4 August 2018, this blog is about writing in scenes. I’m focusing on the tools to build scenes. I’ll leave up the parts of a novel because I think this is an important picture for any novelist. I’m writing about how to begin and write a novel.
- The initial scene
- The rising action scenes
- The climax scene
- The falling action scene(s)
- The dénouement scene(s)
Announcement: I need a new publisher. Ancient Light has been delayed due to the economy, and it may not be published. Ancient Light includes Aegypt, Sister of Light and Sister of Darkness. If you are interested in historical/suspense literature, please give my novels a try. You can read about them at http://www.ancientlight.com. I’ll keep you updated.
Today’s Blog: The skill of using language comes from the ability to put together figures of speech that act as symbols in writing.
Short digression: back in the USA.
Here are my rules of writing:
- Entertain your readers.
- Don’t confuse your readers.
- Ground your readers in the writing.
- Don’t show (or tell) everything.
4a. Show what can be seen, heard, felt, smelled, and tasted on the stage of the novel.
- Immerse yourself in the world of your writing.
Creativity is the extrapolation of older ideas to form new ones or to present old ideas in a new form. It is a reflection of something new created with ties to the history, science, and logic (the intellect). Creativity requires consuming, thinking, and producing.
Here is the beginning of the scene development method from the outline:
- Scene input (comes from the previous scene output or is an initial scene)
- Write the scene setting (place, time, stuff, and characters)
- Imagine the output, creative elements, plot, telic flaw resolution (climax) and develop the tension and release.
- Write the scene using the output and creative elements to build the tension.
- Write the release
- Write the kicker
First step of writing—enjoy writing. Writing is a chore—especially if you don’t know what you are doing, and you don’t know where you are going. Let me help you with that.
How do we gain the skills to write well? Let’s begin with reading. Reading allows us to understand the following:
- What a novel is.
- How a novel is constructed.
- How a novel is entertaining.
- How a novel is written.
- How novels have evolved.
- Different genre in novels.
Functionally, I’ve shown you how a novel is supposed to be written. I hope this was helpful and really sank in. Novels, once deconstructed are relatively simple—the construction is simple, but that doesn’t mean the writing or the novel itself is simple.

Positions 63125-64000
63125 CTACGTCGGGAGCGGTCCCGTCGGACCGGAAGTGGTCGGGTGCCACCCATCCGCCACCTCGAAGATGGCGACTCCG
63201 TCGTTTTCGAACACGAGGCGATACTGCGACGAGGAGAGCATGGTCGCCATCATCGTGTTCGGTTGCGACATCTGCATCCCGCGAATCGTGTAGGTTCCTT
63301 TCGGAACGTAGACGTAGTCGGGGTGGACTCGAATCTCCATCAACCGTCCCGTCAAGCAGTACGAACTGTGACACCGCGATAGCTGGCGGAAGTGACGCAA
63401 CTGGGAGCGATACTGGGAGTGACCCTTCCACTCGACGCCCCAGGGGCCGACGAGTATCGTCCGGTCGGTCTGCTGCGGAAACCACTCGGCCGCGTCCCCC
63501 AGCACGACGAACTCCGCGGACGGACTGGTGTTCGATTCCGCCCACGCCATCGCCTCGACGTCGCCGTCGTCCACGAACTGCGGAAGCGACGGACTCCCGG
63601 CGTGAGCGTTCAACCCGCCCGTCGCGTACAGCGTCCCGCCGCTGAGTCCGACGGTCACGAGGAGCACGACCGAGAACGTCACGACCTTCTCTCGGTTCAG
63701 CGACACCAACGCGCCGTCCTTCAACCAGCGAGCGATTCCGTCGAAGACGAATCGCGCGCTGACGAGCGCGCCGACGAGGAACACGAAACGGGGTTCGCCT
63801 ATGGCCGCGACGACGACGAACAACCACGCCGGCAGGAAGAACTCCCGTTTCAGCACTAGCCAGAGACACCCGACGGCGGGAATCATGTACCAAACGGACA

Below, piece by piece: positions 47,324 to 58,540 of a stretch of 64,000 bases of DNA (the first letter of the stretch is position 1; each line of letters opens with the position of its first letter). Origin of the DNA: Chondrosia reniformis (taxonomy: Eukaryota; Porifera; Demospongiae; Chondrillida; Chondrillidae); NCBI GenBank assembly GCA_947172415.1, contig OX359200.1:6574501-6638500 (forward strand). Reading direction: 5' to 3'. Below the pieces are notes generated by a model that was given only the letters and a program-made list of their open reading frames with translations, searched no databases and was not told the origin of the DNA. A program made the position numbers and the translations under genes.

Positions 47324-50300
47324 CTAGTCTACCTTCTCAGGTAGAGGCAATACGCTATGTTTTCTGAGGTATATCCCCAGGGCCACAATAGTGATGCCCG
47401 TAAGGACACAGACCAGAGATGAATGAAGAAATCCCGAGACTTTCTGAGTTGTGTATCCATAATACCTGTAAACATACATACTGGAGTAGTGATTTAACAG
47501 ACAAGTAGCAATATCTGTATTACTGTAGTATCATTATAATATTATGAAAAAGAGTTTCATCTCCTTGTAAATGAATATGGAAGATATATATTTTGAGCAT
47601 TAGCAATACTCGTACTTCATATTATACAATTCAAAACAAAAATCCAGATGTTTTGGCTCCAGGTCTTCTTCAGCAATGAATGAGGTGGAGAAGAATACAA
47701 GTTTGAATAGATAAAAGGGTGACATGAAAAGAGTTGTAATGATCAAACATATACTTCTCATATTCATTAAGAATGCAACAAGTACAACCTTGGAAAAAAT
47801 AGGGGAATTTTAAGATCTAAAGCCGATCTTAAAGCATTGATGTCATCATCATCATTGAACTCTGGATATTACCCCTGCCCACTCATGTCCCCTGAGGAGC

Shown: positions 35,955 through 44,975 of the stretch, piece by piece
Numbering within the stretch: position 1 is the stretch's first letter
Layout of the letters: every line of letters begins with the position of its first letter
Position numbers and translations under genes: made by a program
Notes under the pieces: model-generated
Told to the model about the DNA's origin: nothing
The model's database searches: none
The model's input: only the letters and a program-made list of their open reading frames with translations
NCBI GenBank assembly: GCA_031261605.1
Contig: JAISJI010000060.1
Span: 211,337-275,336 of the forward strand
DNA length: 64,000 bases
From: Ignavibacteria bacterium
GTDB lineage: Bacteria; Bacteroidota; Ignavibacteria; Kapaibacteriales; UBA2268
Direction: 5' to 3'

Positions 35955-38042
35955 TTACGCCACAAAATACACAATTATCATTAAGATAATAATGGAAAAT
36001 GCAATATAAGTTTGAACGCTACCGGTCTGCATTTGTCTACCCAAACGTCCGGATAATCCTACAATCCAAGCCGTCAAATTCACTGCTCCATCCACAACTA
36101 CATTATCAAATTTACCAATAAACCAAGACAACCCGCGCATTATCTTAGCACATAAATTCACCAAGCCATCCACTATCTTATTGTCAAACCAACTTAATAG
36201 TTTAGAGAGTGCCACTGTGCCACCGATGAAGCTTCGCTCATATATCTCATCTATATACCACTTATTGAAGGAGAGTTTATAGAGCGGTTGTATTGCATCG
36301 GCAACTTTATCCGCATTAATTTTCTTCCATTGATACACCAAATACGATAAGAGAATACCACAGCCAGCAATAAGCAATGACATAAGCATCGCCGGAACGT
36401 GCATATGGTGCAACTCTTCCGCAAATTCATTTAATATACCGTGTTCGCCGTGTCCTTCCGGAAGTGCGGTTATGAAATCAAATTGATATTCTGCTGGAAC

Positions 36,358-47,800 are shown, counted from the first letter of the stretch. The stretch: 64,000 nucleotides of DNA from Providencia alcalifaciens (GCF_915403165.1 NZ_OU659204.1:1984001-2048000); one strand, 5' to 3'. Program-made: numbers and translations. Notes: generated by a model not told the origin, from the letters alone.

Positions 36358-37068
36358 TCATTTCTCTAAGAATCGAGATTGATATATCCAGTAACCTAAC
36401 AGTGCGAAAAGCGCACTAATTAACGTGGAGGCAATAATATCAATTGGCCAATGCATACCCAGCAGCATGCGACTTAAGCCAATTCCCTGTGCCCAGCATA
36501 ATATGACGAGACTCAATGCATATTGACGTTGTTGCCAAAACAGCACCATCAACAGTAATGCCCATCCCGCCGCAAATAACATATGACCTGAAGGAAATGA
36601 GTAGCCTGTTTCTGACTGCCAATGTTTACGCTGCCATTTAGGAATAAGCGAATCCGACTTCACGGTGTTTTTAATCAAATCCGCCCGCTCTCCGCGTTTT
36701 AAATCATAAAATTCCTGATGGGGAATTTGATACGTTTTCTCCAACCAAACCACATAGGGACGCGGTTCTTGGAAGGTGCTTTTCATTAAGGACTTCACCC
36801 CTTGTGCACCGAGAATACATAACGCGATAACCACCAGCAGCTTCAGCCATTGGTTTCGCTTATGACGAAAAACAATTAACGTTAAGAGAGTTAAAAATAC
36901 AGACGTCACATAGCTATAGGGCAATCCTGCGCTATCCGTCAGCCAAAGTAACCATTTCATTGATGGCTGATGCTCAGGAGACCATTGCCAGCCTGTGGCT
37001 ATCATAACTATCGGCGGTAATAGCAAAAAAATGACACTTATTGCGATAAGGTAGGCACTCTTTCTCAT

As long as we know where the beginning is, we can see exactly where the form of the novel has gone and is going. So, from yesterday, the purpose of every novel is to entertain, and the first English novel is Robinson Crusoe.
If we look at the format of this earliest of novels and also other early novels I think we will see many similarities. First, most of these novels are written in a journal style. The journal style was familiar to the people of the time. A journal is usually written in the first person (I and me), past tense, and implies the present. If we list these characteristics, we get:
- First person
- Past tense
- Present implied
- Journal style
This is the form of most early novels and is the exact form of all of Danial Defoe’s novels. Most specifically, the average reader of the times would identify all of this as normative. The idea of reading a journal which a person wrote in the past, would be just like the regular person rereading their own journals. The absolute difference was that the journal was fiction. In fact, the idea of fiction was not unknown, but this new development (journals that were fiction but that looked real) required a new vocabulary. The myths and obvious fictional writing was no longer quite so mythic or obvious. Indeed, Daniel Defoe gave every indication that his novel was a real journal and not fiction at all.
The excitement and interest in this early fiction was the speculation that it might be real, and this form of entertainment suddenly caught on. Thus, we see soon after Daniel Defoe a number of writers taking on the calling of producing fictional works of a similar nature, and expanding on the style and format Defoe introduced.
I’ll write more tomorrow.
For more information, you can visit my author site www.ldalford.com/, and my individual novel websites:
fiction, theme, plot, story, storyline, character development, scene, setting, conversation, novel, book, writing, information, study, marketing, tension, release, creative, idea, logic